Lexicoblog

The occasional ramblings of a freelance lexicographer

Monday, March 07, 2016

Teaching about vocabulary: Colligation



Recently, I gave a talk at an EAP conference at St Andrews University about encouraging EAP students to learn vocabulary independently. I argued that rather than trying to teach students all the vocab items they need to know in class (arguably an impossible task), it’s more effective to teach them about vocabulary. By that I mean, teaching about some of the key features of English (academic) vocabulary that will help students to better understand the words they come across in their studies; to know what to look out for and how to find out more (using dictionaries, etc.).

I mentioned several features of vocabulary that teachers might focus on in class including lexicogrammatical features (e.g. countable and uncountable nouns), word formation, collocation, dependent prepositions, register and connotation. The feature that people seemed less familiar with, and which several people asked me about, was colligation. I’ll fess up now that despite having been involved in dictionaries and vocab teaching for many years, it’s a relatively new term to me too. That’s not to say I wasn’t familiar with the general concept, but I didn’t have a nice neat term for it.


So where collocation is the inclination of lexical items to appear together, colligation is the tendency of words to appear together with particular grammatical structures or forms. Probably the most obvious example that appears in coursebooks is where particular words are typically followed by a verb in an infinitive or gerund form; decide to do, enjoy doing, tendency to do, avoid doing, etc. But it can also include, for example, the way that certain words tend to be used in negative constructions;

There seems to be no need for government regulation.
Established universities have traditionally not felt the need to market their services.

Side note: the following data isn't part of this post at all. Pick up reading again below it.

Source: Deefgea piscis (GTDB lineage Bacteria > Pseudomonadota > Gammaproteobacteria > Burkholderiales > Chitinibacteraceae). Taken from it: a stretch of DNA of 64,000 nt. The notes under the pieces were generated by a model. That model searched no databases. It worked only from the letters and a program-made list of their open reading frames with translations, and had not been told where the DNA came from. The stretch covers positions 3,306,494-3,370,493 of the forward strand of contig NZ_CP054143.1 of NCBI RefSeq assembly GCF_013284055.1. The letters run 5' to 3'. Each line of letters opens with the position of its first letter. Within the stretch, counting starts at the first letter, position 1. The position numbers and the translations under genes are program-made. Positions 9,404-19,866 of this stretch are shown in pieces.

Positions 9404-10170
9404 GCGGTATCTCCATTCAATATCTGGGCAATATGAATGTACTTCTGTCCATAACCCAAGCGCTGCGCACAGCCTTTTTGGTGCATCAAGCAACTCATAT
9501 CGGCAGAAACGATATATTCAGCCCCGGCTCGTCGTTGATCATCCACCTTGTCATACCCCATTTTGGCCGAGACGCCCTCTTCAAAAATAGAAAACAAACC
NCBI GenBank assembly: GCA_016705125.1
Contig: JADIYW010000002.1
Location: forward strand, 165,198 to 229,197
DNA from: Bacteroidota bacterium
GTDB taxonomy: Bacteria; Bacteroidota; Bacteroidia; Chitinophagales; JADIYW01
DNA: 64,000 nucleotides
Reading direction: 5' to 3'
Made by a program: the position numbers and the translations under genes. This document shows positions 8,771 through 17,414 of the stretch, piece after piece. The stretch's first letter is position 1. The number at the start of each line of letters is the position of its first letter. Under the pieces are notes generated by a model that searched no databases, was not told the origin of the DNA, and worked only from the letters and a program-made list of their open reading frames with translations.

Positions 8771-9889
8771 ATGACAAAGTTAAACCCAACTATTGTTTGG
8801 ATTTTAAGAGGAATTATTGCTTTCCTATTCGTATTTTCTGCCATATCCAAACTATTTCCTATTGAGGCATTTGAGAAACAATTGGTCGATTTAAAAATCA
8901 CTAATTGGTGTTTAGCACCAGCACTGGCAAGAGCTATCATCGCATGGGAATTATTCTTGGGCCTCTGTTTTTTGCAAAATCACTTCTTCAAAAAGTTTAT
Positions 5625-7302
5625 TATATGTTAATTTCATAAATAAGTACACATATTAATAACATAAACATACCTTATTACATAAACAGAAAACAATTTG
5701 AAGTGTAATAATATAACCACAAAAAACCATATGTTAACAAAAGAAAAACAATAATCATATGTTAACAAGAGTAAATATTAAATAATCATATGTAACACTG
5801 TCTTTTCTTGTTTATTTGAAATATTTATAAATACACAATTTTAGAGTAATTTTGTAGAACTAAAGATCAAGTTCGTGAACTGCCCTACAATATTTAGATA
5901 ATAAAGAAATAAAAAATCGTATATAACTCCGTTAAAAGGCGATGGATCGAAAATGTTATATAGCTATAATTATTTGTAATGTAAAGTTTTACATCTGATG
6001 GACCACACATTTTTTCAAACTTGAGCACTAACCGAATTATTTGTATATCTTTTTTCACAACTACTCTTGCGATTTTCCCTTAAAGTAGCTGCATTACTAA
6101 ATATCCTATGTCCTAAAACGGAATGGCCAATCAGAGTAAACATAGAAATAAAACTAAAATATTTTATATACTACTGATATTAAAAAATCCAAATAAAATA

It’s the kind of information that learner’s dictionary typically highlight in example sentences, either by bolding the key elements or sometimes using a ‘frame’;

[+ to infinitive] I can’t afford to buy a house.
[+ that] The Prime Minister has announced that public spending will be increased next year.
(Examples from Cambridge Advanced Learner’s Dictionary)

I think it’s an under-exploited area in the classroom. Beyond an occasional activity on the following gerund/infinitive thing, I suspect colligation issues mostly get picked up in feedback (when students have come up with an awkward colligation in their writing) rather than being highlighted proactively.

As with the other features, I’m not a fan of presenting students with long lists of colligations, but raising awareness of the way that particular words behave grammatically as they crop up is, I think, a key part of helping students to notice patterns and to hopefully use vocabulary more fluently and effectively.

* Hunston, S. (2001) Colligation, lexis, pattern, and text

Labels: , ,

5 Comments:

Blogger EFL Kathryn said...

Hi Julie
Useful post, thanks.

Yes, those negative constructions can be particularly tricky. I guess the following would be a colligation issue? I've just written some online practice at A2 level to supplement a course book that teaches:
I think + will
I don't think + will
and that 'I think + won't' is Wrong. Yet, editor for this component suggests having 'I think + won't' as an acceptable answer in the key...

What do you think or what don't you think? My head's addled!

Kathryn Aldridge-Morris

11:20 am  
Blogger The Toblerone Twins said...

Hi Kathryn,

It is a tricky one. Unfortunately, a bit like collocation, there aren't hard-and-fast rules with colligation, more common tendencies.

Because 'I think' is one of those chunks we use in speech to introduce an opinion, we do sometimes end up using a negative after it (because we're making it up as we go along and don't bother to backtrack) - so a corpus search comes up with things like:
"I think we won't know for another two or three months yet."
"I think we won't see any new players."
But in each case, written down, these look a bit marked and you'd probably want to change both to "I don't think we'll ..."

As with lots of language, I guess at lower levels we inevitably end up presenting what's most common and natural as 'right' and things that sound marked or awkward as 'wrong'. I spend a lot of time trying to get through rubrics that say "Choose the best ..." instead of "Choose the correct ...", but it often gets vetoed on the grounds of simplicity.

Julie

1:13 pm  
Blogger Genevieve White said...

I've learned something new today! Thanks Julie. I'm off to think up some more examples of colligation now.

3:04 pm  
Blogger Lyn Strutt said...

Thanks for this interesting post, Julie. Have you also seen Hugh Dellar's webinar on the IATEFL website, on the topic of colligation? September 2015, I think ...

1:57 pm  
Blogger The Toblerone Twins said...

No, I'll look that one up, Lyn. Somehow Hugh & I seem to keep crossing over lately!
Julie

3:50 pm  

Post a comment

<< Home